TiangongⅠShenzhouⅧ Rendezvous and Docking Mission Headquarters has decided on its 3rd conference that Tiangong target vehicle is scheduled to be launched during the window that extends from (13:16 UTC) to (13:31 UTC) on September 29, and propellant loading of the launch vehicle will be conducted on September 28, the spokesman of China Manned Space Engineering Office announced today.
China's Tiangong-1 miniature space station is set to launch this week, possibly Thursday or Friday, depending on weather conditions at it's Gobi desert launch site.

Last week the Long March 2F booster, with the Tiangong-1 module snugly encapsulated in it's launch fairing, rolled the one mile distance from it's vertical assembly building to the launch pad.

The Long March 2F is China's man rated booster and is also used to launch the Shenzhou crewed spacecraft.  The two stage rocket with four strap on boosters can place 19,000 lbs into low earth orbit.  It has a 100% success rate in seven launches.

Once in orbit the miniature space station will be used to prefect rendezvous and docking techniques. Later this year, flying unmanned, the Shenzhou 8 spacecraft will attempt an automated docking with Tiangong-1. During 2012 two crewed Shenzhou's are scheduled to visit the station.

 Tiangong-1, meaning "heavenly palace," weighs about 19,000 pounds. It measures 13 feet in diameter and about 40 feet in length.  It's intended to be used for about 18 months.  China plans to build a 60 ton space station by 2020.

Image credits: China Manned Space Engineering Office.

UARS May Fall on US Tonight

UARS projected reentry -Aerospace Corp
Sept 27 NASA Update
The Joint Space Operations Center at Vandenberg Air Force Base in California determined the satellite entered the atmosphere over the Pacific Ocean at 14.1 degrees south latitude and 189.8 degrees east longitude (170.2 west longitude). The satellite broke apart and continued falling and traveling for another 300 miles to the northeast, with about 26 larger metal parts from the bus-sized satellite falling over a 500-mile span.4
Sept 25 NASA Update:  
NASA’s decommissioned Upper Atmosphere Research Satellite (UARS) fell back to Earth between 11:23 p.m. EDT Friday, Sept. 23 and 1:09 a.m. Sept. 24, 20 years and nine days after its launch on a 14-year mission that produced some of the first long-term records of chemicals in the atmosphere. 
The precise re-entry time and location of debris impacts have not been determined. During the re-entry period, the satellite passed from the east coast of Africa over the Indian Ocean, then the Pacific Ocean, then across northern Canada, then across the northern Atlantic Ocean, to a point over West Africa. The vast majority of the orbital transit was over water, with some flight over northern Canada and West Africa.

Despite NASA’s assurances only yesterday that it’s doomed UARS satellite would miss North America when it falls to Earth, today’s predictions put the US only 30 minutes away from ground zero.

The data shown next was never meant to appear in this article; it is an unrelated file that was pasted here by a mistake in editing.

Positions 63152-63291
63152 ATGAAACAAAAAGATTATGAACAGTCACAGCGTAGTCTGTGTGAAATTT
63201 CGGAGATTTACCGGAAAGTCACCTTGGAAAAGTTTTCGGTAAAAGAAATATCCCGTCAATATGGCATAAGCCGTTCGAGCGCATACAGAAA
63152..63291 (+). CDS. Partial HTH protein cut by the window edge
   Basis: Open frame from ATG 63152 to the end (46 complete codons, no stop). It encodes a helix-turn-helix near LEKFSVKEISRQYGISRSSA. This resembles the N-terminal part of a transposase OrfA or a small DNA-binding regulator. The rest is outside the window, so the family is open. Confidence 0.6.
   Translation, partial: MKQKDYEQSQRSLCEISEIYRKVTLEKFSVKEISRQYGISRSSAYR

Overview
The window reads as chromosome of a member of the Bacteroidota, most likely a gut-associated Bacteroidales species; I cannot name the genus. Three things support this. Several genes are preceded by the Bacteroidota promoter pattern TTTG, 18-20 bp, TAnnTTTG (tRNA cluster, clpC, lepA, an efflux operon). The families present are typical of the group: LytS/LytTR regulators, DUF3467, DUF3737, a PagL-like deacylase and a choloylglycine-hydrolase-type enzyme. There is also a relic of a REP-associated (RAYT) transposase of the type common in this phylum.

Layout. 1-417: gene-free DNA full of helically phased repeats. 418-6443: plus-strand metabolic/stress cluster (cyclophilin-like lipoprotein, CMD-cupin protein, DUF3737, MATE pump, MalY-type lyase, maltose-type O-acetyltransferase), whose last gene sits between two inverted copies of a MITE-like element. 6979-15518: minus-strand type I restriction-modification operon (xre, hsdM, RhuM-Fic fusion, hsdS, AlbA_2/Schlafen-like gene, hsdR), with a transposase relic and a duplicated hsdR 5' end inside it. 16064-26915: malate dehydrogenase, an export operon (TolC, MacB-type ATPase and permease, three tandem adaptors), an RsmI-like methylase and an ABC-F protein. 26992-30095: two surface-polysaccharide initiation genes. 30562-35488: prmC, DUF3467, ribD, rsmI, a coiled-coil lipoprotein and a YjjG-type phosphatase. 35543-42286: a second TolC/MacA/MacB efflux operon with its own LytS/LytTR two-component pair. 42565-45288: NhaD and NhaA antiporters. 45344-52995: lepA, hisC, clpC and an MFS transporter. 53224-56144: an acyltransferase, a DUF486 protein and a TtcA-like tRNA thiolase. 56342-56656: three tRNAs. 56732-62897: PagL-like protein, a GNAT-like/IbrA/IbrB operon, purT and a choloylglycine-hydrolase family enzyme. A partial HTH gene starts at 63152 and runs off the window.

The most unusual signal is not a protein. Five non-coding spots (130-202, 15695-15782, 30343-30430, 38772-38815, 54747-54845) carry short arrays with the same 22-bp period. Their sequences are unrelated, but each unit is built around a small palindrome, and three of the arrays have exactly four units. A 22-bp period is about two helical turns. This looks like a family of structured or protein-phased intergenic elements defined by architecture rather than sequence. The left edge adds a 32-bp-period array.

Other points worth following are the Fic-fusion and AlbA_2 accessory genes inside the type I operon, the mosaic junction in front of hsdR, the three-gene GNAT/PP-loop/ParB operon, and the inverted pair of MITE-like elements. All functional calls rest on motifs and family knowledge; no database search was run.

Aerospace Corporation’s latest projection show UARS reentering over central Africa on Sept 24 at 03:16 UTC (Sept 23, 23:16 EDT), with an uncertainty is plus or minus 5 hours.

Only 30 minutes before the predicted reentry time the tumbling satellite will have made a low pass across North America from near Los Angeles to the Dakota’s and eastern Canada. Within plus or minus two hours of the projected reentry time UARS actually makes three passes over parts of North America.

While there’s very little danger that the falling space junk will hit anyone, it could make for a great light show if it reenters over land. 

Stay tuned.

Where Will UARS Fall?

NASA Fri, 23 Sep 2011 07:45:08 AM PDT
As of 10:30 a.m. EDT on Sept. 23, 2011, the orbit of UARS was 100 miles by 105 miles (160 km by 170 km). Re-entry is expected late Friday, Sept. 23, or early Saturday, Sept. 24, Eastern Daylight Time. Solar activity is no longer the major factor in the satellite’s rate of descent. The satellite’s orientation or configuration apparently has changed, and that is now slowing its descent. There is a low probability any debris that survives re-entry will land in the United States, but the possibility cannot be discounted because of this changing rate of descent. It is still too early to predict the time and location of re-entry with any certainty, but predictions will become more refined in the next 12 to 18 hours.
Dave's Note:  It's interesting that NASA's predictions are now falling more into line with those of Aerospace Corporation's of a late Friday, early Saturday eastern time reentry.  

NASA Thu, 22 Sep 2011 07:01:35 PM PDT
As of 9:30 p.m. EDT Sept. 22, 2011, the orbit of UARS was 110 mi by 115 mi (175 km by 185 km). Re-entry is possible sometime during the afternoon or early evening of Sept. 23, Eastern Daylight Time. The satellite will not be passing over North America during that time period. It is still too early to predict the time and location of re-entry with any more certainty, but predictions will become more refined in the next 24 hours.
NASA Thu, 22 Sep 2011 04:44:51 AM PDT
As of 7 a.m. EDT Sept. 22, 2011, the orbit of UARS was 115 mi by 120 mi (185 km by 195 km). Re-entry is expected sometime during the afternoon of Sept. 23, Eastern Daylight Time. The satellite will not be passing over North America during that time period. It is still too early to predict the time and location of re-entry with any more certainty, but predictions will become more refined in the next 24 to 36 hours.
Nasa's now defunct 20 year old UARS (Upper Atmosphere Research Satellite) is falling to earth. Pieces of the huge satellite may crash to the Earth this week, but no one's sure where they're going to land.